The Master was looking for a vessel to use.
Before Him were many, which one would He choose?
“Take me,” cried the gold one, shiny and bright,
“I’m of great value and I do things just right!
My beauty and luster will outshine the rest,
And for someone like You, Master, gold would be best.”
The Master passed on with no word at all,
And looked at a silver urn, so grand and tall.
“I’ll serve you, dear Master, I’ll pour out your wine.
I’ll be on your table whenever you dine.
My lines are so graceful, my carving so true,
And silver will always compliment you.”
Unheeding, the Master passed on to the brass,
Wide-mouthed and shallow and polished like glass.
“Here, here,” cried the vessel, “I know I will do.
Place me on your table for all men to view.”
“Look at me,” cried the gauntlet of crystal so clear.
“My transparency shows my contents so dear.
Though fragile am I, I will serve you with pride.
And I’m sure I’ll be happy in your house to abide.”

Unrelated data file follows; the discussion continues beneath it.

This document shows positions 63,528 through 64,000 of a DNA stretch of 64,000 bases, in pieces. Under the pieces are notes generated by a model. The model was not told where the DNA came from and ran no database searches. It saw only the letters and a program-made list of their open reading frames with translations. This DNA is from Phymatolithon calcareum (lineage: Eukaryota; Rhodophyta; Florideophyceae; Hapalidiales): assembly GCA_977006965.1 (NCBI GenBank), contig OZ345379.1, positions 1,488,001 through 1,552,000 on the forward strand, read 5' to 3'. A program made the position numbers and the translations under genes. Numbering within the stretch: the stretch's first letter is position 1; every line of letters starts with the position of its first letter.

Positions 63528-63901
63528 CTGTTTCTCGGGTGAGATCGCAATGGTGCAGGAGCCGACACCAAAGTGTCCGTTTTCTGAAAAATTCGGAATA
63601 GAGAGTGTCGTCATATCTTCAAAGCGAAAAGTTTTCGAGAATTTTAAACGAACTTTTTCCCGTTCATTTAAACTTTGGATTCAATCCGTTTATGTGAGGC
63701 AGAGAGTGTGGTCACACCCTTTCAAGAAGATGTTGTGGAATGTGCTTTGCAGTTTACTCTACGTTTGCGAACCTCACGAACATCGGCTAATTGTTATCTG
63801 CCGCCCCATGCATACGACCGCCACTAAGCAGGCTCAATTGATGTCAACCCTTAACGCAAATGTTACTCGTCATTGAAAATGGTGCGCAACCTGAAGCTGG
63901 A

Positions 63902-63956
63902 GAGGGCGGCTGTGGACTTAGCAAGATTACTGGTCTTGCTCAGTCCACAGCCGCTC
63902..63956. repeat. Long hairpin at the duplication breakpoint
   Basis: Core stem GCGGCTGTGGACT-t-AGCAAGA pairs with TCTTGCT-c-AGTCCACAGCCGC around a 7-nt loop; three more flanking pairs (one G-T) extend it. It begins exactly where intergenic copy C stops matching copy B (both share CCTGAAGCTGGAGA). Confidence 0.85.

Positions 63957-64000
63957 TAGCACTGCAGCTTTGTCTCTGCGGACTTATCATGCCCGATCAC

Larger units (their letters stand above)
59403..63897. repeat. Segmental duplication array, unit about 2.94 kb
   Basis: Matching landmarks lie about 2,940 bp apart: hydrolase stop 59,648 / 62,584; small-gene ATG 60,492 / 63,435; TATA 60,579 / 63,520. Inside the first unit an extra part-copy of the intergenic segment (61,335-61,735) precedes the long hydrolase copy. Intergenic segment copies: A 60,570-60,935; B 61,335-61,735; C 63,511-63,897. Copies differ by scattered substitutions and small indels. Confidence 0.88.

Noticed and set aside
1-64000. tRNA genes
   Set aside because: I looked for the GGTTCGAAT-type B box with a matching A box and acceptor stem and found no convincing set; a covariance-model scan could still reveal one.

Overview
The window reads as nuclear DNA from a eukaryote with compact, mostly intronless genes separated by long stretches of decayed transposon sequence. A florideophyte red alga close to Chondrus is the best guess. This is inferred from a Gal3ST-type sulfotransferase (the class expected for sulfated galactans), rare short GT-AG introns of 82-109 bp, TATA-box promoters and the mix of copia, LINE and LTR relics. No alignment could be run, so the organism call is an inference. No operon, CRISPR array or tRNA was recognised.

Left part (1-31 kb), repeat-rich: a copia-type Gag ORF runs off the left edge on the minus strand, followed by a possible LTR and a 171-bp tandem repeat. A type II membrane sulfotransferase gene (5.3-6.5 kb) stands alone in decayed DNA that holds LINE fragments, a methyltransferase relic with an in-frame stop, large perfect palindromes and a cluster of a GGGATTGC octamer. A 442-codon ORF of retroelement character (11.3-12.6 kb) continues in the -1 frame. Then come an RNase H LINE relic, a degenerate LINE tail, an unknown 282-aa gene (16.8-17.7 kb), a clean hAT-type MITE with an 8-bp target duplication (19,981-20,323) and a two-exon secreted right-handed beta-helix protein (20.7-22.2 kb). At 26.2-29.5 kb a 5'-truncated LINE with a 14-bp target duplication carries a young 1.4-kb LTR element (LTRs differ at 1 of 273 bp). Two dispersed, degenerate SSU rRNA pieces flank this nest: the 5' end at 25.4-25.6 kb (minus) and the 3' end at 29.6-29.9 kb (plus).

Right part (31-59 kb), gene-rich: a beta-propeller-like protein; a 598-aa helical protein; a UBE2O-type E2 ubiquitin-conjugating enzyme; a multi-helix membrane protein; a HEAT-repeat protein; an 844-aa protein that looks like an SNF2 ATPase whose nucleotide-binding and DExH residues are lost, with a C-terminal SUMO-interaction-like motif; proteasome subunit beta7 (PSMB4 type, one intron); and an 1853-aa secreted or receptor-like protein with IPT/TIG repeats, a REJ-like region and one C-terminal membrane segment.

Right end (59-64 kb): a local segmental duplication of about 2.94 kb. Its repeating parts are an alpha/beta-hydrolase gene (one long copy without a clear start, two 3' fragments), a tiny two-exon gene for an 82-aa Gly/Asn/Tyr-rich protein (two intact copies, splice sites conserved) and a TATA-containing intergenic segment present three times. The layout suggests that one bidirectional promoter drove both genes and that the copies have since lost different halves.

The Master came next to a vessel of wood,
Polished and carved, it solidly stood.
“You may use me, Master,” the wooden bowl said,
But I’d rather you use me for fruit, and not bread.”
Then the Master looked down and saw a vessel of clay,
Empty and broken it helplessly lay.
No hope had the vessel that the Master might choose,
To cleanse, to make whole, to fill, and to use.
“Ah, now this is the vessel I’ve been hoping to find.
I’ll mend it, and use it, and make it all mine.
I need not the vessel of pride in itself,
Nor the one that’s too narrow to sit on the shelf,
Nor one that is big-mouthed and shallow and loud,
Nor one that displays its contents so proud,
Nor the one who thinks he can do things just right,
But this plain earthly vessel filled with my power and might!”
Then gently He lifted the vessel of clay,
Mended it, and cleansed it, and filled it that day.
He spoke to it kindly, “There’s work you must do.
Just pour out to others, what I’ve poured into you.”